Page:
Ketosis vs. Ketoacidosis: What’s the Difference?

Any nurse knows that ketones are bad, right? So what is all the hype over eating plans that induce ketosis? And why are ketones being labeled neuroprotective or referred to as good metabolic fuel?

Ketosis vs. Ketoacidosis: The Basics

Ketone body production, which occurs during the consumption of a low carbohydrate diet, is called physiological ketosis or nutritional ketosis. This is not the same as ketoacidosis, or diabetic ketoacidosis (DKA), which happens when there is a lack of insulin and an abundance of blood glucose. They are related, but not the same.

Humans with normal metabolic function have an alternative source of fuel to glucose that can be triggered by restricted intake of carbohydrates. Fatty acids move from adipose stores and are converted into ketone bodies. Ketosis means the presence of ketone bodies in the blood. The brain is able to use ketones as an energy source in the form of acetoacetate and B-hydroxybutyrate. This process uses ketones to fuel the body in the absence of food. (1)

Nutritional ketosis can be achieved in most adults by restricting total daily carbohydrate intake to 10 grams or less per serving for a total of less than 40 grams per day. The majority of fat for ketone production comes from a high-fat ketogenic diet, while a smaller portion comes from fat stores in the body. Both insulin and blood glucose levels remain low. (1) A recent study by Hallberg demonstrated that the decreased insulin and glucose levels on a ketogenic diet can lead to decreased fasting insulin levels and improved insulin resistance. (2)

Ketosis vs. Ketoacidosis: The Blood Glucose Level

In diabetic ketoacidosis blood, glucose levels are elevated and there is no insulin in the blood. Measuring B-hydroxybutyrate levels in the blood can differentiate diabetic ketoacidosis versus ketosis. On a ketogenic diet, serum levels of 0.5-3mmol indicate ketosis. This is below the range of starvation, which is 5-10 mmol. In diabetic ketoacidosis, ketone production rises to extreme levels of 15-25 mmol. It is rare for an individual without diabetes to experience ketoacidosis, but it has been reported when a ketogenic diet was used during lactation, after an extended fasting period, or with a diet consisting of less than 20Gm of carbohydrate per day. (1)

Hyperketosis, or high levels of ketones in the blood, may cause adverse symptoms such as nausea, vomiting, constipation, diarrhea, headache, lethargy, irritability, muscle cramps, and dizziness. These symptoms are typically related to fluid loss and electrolyte imbalance and are sometimes referred to as keto flu or carb flu. (3)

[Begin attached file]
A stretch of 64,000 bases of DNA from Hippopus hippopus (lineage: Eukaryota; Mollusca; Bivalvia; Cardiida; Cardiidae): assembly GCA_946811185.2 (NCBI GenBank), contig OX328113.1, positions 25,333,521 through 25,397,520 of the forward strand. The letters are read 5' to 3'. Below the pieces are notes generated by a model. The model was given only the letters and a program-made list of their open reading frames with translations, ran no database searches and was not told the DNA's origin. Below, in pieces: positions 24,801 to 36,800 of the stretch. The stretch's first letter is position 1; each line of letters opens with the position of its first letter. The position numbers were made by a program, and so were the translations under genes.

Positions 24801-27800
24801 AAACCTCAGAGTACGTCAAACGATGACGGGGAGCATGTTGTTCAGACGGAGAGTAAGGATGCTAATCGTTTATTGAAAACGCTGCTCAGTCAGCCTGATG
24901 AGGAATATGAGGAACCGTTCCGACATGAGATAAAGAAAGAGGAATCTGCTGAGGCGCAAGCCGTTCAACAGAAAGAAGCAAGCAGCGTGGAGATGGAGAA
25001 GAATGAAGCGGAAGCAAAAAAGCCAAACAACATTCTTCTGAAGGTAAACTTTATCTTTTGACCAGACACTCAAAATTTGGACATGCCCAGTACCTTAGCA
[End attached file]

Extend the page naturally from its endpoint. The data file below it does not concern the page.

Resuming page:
Ketosis vs. Ketoacidosis: The Bottom Line

As nurses who work in cardiovascular prevention, we are often involved in counseling patients on lifestyle choices. It is important to be aware of options that exist, including ketogenic diets. The challenges that exist in following a low carbohydrate diet, such as triggering ketosis, must be discussed in detail with our patients. Reducing carbohydrate intake to the level needed to maintain ketosis can result in a lack of nutrients such as fiber, vitamins C and D, folate, and minerals such as selenium, calcium, and magnesium. These are vital dietary components needed to maintain good immune, bone, and gastrointestinal health. We need to monitor parameters for our patients on ketogenic diets, recommend dietary supplementation, and help them with possible side effects. In addition, we need to counsel our patients that the use of a ketogenic diet is not recommended in patients with type II diabetes who are taking sodium-glucose cotransporter-2 inhibitors (4).

  1. Stefanski J. Ketosis and Ketoacidosis:They May Be Sisters, but They’re Certainly Not Twins. AADE In Practice // November 2018
  2. Hallberg SJ, McKenzie AL, Williams PT. Effectiveness and safety of a novel care model for the management of type 2 diabetes at 1 year: an open-label, non-randomized, controlled study. Diabetes Ther. 2018;9(2):583-612.
  3. “The Keto Flu: Symptoms and How to Get Rid of It”
  4. Kalra S, Jain A, Ved J, Unnikrishnan AG. Sodium-glucose cotransporter 2 inhibition and health benefits: the Robin Hood effect. Indian J Endocrinol Metab. 2016;20:725-729.

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